Insecure food: diet, consumption, and identity among the Ethiopian Suri people
Jon Abbink (ASC Leiden/ VU University Amsterdam)
Paper short abstract:
This paper is about food, cultural identity and development among the agro-pastoral Suri people of Southwest Ethiopia, set in a context of state developmental ventures and radical land use changes, showing imposed, transformative challenges they face in livelihood and group survival.
Paper long abstract:
This paper is about food, cultural identity and development among the agro-pastoral Suri people of Southwest Ethiopia. Their food system is discussed in its actual form and in its process of recent change. The theoretical concern is with issues of identity formation and continuity through the materiality of food and food systems, and related to the varying assumptions underlying discourses of development. The Suri people, at the margins of the Ethiopian state, experienced a decline in food security, health and wealth in the last decade, coinciding with growing inter-group tension and new state developmental plans (massive sugar and other mono-crop plantations and in enterprises by foreigners and private capitalists). Local economies of agro-pastoralism and crop cultivation are not invested in. Some adverse effects on the production system, diet and 'food sovereignty' of the Suri are described. The often ambivalent changes in the Suri food pattern and food consumption show the challenges they face in (re)defining group identity, responding to internal tensions and to the state-capitalist modernizing schemes, supported by 'donor' countries.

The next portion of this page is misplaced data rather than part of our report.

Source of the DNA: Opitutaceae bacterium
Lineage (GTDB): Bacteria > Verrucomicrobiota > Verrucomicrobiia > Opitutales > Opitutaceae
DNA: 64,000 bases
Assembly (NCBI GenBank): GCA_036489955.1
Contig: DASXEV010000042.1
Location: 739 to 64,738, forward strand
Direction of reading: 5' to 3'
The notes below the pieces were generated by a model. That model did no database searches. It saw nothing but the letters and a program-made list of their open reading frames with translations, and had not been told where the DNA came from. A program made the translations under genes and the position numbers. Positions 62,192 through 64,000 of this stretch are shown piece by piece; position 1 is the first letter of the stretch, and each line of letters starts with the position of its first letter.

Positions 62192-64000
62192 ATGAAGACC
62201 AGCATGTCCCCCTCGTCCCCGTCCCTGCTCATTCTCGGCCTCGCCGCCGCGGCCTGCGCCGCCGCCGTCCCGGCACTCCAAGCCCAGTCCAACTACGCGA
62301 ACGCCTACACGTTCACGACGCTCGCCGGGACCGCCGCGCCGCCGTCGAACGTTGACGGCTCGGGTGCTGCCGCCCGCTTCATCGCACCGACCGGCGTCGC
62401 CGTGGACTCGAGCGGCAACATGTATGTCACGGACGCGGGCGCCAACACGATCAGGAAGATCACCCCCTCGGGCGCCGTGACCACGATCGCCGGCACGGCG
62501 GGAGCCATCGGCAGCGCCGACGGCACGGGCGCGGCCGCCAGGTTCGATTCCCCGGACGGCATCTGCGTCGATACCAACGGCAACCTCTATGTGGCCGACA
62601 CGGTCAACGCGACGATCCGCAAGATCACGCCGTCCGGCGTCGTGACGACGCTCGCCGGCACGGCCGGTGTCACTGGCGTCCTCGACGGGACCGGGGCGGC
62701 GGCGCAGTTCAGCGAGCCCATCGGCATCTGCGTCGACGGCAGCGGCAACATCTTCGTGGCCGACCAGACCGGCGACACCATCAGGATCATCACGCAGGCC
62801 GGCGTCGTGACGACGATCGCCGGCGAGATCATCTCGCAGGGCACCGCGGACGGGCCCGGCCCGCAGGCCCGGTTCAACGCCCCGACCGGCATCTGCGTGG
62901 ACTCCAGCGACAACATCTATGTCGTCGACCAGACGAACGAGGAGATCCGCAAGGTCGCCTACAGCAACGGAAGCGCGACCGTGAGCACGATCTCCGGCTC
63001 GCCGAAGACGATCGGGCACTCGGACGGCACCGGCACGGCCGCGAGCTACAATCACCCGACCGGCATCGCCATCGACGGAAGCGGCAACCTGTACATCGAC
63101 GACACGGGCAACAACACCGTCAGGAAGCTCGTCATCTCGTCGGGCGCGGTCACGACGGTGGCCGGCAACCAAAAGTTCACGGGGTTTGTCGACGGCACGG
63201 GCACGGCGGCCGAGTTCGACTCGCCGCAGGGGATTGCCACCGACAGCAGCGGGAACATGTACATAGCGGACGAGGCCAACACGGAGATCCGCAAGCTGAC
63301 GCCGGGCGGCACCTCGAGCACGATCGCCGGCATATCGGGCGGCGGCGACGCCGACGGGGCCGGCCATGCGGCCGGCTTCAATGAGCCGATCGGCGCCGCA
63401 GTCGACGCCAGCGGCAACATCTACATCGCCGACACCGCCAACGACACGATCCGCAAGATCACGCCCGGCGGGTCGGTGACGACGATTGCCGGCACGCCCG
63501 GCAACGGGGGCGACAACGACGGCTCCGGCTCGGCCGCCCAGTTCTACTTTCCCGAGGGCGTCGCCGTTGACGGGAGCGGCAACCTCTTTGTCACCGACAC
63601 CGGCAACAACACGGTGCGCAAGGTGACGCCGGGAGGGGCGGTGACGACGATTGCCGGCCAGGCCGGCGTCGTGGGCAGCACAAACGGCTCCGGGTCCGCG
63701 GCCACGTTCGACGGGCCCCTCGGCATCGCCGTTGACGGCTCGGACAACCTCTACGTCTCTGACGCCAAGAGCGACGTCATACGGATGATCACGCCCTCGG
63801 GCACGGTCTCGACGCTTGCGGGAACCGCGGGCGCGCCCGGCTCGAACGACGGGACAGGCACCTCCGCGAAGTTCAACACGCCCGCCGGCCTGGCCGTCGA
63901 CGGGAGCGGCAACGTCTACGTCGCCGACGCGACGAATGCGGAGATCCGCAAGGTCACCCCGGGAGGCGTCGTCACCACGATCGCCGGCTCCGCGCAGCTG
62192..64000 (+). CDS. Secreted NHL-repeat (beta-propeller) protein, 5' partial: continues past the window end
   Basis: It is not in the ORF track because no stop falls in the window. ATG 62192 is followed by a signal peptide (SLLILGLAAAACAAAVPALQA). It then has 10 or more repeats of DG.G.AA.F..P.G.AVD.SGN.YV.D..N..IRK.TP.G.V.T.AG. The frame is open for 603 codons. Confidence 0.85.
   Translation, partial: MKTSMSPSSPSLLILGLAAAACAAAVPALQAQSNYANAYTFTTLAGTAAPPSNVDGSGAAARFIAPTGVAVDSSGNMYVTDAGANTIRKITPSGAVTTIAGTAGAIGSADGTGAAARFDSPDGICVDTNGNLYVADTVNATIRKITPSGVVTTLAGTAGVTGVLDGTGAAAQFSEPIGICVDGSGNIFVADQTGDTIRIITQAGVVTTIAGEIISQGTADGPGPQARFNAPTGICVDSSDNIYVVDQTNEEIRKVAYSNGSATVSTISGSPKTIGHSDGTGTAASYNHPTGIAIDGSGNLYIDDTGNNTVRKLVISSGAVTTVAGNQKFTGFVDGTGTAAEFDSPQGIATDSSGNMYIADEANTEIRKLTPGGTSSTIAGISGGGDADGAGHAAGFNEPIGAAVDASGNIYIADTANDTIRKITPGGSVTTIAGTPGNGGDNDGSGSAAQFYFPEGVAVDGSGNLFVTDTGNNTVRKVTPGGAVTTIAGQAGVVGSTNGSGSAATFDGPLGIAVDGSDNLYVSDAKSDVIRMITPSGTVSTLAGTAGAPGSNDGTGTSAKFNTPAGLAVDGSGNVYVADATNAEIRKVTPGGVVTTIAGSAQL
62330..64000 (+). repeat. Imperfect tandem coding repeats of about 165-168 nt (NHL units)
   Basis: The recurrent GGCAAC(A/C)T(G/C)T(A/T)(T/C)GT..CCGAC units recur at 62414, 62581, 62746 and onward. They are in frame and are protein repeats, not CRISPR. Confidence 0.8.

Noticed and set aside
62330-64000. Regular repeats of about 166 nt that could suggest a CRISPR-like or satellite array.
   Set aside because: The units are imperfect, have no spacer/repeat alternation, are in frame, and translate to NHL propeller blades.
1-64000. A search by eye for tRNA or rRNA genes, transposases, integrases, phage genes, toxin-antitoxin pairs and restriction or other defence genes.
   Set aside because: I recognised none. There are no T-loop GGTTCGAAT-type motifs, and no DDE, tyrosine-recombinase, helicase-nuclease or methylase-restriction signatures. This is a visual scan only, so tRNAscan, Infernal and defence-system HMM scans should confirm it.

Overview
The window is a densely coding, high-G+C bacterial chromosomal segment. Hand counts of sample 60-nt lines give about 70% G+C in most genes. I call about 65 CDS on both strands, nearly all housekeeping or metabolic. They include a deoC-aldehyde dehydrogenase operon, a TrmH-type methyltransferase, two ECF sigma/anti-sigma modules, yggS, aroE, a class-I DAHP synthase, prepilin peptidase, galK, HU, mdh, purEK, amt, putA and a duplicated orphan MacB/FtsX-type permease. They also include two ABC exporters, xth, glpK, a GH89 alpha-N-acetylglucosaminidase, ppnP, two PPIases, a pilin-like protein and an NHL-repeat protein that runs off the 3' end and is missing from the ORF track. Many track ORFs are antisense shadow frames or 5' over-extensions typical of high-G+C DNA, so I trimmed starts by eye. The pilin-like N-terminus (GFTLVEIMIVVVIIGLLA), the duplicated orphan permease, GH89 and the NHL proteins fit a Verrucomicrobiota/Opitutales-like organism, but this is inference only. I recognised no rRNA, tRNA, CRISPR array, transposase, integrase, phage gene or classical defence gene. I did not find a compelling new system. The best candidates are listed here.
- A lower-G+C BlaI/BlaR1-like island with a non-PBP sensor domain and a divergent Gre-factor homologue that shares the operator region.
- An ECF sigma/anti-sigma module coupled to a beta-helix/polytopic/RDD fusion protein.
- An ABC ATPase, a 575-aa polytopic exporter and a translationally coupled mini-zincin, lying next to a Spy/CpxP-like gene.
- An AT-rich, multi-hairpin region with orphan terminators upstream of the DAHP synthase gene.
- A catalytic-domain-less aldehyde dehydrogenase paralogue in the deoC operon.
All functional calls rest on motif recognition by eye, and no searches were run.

Food cultures in Africa: food production, consumption, and prestige ranking in the age of development